14 Most VSAQ’s of Diversity of Living World Chapter in Inter 1st Year Zoology (TS/AP)

2 Marks

VSAQ-1 : What does ICZN stand for?

ICZN stands for the International Code of Zoological Nomenclature, which is a set of rules and guidelines used by zoologists and taxonomists to establish a standardized system for naming and classifying animals. It ensures each species has a unique scientific name, aiding in identification and study within the animal kingdom, thus promoting consistency and accuracy in scientific classification.


VSAQ-2 : What is biogenesis?

Biogenesis is a fundamental theory of evolution that asserts “life begets life.” In essence, it posits that living organisms come into existence from pre-existing living organisms, rejecting the notion of spontaneous generation, which proposed that life could arise from non-living matter.

Biogenesis is a cornerstone principle in biology, emphasizing that all living entities originate from other living beings through processes such as reproduction or cell division.


VSAQ-3 : Define the term histology. What is it otherwise called?

Histology, also known as Microanatomy, is the study of microscopic tissue structure in living organisms. It involves the examination of tissues and cells under a microscope to understand their organization and functions.


VSAQ-4 : What is trinomial nomenclature? Give an example.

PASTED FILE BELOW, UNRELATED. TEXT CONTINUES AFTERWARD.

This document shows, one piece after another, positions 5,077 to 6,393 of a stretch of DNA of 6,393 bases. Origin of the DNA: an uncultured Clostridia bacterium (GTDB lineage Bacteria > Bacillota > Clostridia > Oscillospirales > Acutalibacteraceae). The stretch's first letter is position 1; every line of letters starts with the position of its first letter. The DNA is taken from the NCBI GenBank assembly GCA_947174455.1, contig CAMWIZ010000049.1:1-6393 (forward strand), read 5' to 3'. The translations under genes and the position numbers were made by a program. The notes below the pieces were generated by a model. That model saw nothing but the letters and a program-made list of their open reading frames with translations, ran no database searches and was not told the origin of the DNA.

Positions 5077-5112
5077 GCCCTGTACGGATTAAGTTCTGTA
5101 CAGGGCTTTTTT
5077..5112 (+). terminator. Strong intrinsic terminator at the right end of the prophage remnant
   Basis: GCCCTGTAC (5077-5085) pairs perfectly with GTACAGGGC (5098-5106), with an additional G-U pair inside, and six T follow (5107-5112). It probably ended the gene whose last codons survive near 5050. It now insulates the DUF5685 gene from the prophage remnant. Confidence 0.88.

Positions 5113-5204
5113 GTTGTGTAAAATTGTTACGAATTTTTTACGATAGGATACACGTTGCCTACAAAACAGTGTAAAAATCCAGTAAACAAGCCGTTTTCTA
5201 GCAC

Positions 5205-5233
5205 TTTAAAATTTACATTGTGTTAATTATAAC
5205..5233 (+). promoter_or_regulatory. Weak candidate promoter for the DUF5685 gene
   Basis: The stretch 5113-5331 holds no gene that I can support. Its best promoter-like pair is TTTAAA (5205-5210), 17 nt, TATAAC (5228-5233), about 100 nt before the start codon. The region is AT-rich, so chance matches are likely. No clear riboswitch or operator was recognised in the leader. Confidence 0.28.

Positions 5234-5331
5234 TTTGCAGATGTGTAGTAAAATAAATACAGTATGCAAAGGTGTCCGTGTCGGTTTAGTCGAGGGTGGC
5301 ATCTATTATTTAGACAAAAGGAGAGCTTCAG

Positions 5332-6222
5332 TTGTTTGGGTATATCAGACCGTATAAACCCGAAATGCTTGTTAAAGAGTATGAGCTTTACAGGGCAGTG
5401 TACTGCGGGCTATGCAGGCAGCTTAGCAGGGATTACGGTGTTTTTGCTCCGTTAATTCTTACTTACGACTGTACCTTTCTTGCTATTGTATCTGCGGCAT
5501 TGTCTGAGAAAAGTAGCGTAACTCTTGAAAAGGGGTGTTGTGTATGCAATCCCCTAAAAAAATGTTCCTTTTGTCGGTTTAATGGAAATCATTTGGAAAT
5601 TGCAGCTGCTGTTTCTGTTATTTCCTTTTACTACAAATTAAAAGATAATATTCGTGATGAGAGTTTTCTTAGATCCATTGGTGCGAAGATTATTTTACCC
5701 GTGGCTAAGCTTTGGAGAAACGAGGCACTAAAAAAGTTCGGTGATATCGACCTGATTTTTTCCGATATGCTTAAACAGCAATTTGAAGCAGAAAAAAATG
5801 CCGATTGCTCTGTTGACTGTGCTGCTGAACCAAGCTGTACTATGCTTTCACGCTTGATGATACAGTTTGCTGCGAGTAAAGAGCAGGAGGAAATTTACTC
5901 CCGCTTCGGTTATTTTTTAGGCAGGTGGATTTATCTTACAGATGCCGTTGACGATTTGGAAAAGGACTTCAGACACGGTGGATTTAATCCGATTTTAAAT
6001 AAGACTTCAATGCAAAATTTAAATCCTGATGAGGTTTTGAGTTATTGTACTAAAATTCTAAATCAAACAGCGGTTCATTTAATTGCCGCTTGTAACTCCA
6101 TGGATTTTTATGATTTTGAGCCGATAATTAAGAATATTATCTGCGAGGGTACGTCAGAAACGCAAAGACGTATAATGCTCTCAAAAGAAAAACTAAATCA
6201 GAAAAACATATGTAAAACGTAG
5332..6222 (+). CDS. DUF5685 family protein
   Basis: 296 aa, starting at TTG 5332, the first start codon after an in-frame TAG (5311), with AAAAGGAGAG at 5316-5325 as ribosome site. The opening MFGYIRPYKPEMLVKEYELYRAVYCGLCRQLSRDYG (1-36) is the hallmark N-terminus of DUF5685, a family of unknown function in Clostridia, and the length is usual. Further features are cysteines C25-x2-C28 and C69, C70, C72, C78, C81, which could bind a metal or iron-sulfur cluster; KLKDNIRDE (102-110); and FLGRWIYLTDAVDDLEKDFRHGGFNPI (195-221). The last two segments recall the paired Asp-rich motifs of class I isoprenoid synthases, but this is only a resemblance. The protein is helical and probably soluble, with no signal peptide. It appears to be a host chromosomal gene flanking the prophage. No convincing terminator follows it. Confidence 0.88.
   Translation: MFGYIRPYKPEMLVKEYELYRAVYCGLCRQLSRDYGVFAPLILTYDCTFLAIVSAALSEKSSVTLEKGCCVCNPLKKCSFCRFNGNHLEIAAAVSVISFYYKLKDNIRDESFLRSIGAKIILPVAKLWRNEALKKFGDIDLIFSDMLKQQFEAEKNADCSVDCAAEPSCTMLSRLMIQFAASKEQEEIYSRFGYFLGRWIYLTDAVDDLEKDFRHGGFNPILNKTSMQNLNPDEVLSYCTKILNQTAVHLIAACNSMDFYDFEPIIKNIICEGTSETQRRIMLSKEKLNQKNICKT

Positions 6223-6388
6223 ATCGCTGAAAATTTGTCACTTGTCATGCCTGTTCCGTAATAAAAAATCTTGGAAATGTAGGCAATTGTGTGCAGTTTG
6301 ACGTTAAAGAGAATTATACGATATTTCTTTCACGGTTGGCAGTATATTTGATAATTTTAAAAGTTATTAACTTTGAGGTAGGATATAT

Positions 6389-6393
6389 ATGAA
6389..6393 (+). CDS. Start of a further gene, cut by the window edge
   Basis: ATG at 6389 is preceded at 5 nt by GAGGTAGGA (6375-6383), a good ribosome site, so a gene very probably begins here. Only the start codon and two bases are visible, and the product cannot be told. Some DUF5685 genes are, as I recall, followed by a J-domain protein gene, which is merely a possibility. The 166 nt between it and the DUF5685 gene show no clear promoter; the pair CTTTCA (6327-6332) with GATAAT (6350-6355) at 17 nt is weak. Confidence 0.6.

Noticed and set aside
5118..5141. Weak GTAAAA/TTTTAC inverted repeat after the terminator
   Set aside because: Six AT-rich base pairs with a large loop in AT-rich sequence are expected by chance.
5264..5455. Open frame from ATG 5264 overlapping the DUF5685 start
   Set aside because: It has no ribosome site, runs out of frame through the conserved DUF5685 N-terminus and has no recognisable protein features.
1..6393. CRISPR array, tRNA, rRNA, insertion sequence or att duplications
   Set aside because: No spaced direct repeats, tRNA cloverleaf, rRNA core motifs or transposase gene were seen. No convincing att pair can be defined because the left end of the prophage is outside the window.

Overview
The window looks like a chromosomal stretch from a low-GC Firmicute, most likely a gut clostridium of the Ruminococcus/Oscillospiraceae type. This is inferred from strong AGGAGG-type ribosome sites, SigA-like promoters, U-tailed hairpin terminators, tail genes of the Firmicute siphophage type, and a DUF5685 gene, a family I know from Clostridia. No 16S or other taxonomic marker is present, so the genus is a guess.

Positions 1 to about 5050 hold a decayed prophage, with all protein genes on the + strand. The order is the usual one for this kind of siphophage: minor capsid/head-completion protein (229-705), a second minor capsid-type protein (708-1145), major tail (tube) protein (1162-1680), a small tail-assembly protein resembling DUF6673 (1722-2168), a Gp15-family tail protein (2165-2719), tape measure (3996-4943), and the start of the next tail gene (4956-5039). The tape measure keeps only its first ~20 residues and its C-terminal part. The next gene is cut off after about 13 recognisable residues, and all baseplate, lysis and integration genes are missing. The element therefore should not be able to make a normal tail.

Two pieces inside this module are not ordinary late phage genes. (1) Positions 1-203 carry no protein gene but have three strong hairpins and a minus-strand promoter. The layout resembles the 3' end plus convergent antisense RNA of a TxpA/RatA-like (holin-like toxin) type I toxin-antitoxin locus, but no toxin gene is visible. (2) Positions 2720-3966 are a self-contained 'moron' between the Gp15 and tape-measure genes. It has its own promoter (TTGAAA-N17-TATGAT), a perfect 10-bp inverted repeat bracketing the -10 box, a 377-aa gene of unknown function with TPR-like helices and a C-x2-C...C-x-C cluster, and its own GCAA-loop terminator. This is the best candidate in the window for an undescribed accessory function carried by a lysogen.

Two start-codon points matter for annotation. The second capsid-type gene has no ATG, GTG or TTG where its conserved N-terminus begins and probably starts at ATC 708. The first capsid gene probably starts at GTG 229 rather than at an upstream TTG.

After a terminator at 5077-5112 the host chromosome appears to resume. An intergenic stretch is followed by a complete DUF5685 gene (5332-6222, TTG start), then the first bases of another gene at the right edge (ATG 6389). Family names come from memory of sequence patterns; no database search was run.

Trinomial nomenclature is a naming system for organisms that employs three words to specify the genus, species, and subspecies, allowing for a more precise identification of subspecies within a species.

An example of trinomial nomenclature is “Homo sapiens sapiens,” where:

  1. “Homo” denotes the genus,
  2. The first “sapiens” signifies the species, and
  3. The second “sapiens” designates the subspecies.

VSAQ-5 : What is meant by tautonymy? Give two examples.

Tautonymy refers to the practice of using the same word for both the generic name and the specific name in the scientific name of an organism.

Two examples of tautonymy include:

  1. Naja naja – The Indian cobra
  2. Axis axis – Spotted deer

VSAQ-6 : Differentiate between Protostomia and Deuterostomia.

Protostomia:

  1. In Protostomia, the blastopore develops into the mouth during embryonic development.
  2. Examples of Protostomia include Annelida (e.g., earthworms), Arthropoda (e.g., insects), and Mollusca (e.g., snails).

Deuterostomia:

  1. Deuterostomia are eumetazoans in which the anus is formed from or near the blastopore.
  2. Examples of Deuterostomia include Echinodermata (e.g., starfish), Hemichordata (e.g., acorn worms), and Chordata (e.g., vertebrates like humans).

VSAQ-7 : What is ecological diversity? Mention the different types of ecological diversities.

Ecological diversity is the measure of diversity within ecosystems in a specific region. It can be categorized into three types:

  1. Alpha diversity: Alpha diversity is based on the number of species or taxa within a single ecosystem. It quantifies the diversity within a particular habitat or ecosystem.
  2. Beta diversity: Beta diversity focuses on the differences in species or taxa between two adjacent ecosystems. It measures the turnover or change in species composition as one moves from one ecosystem to another.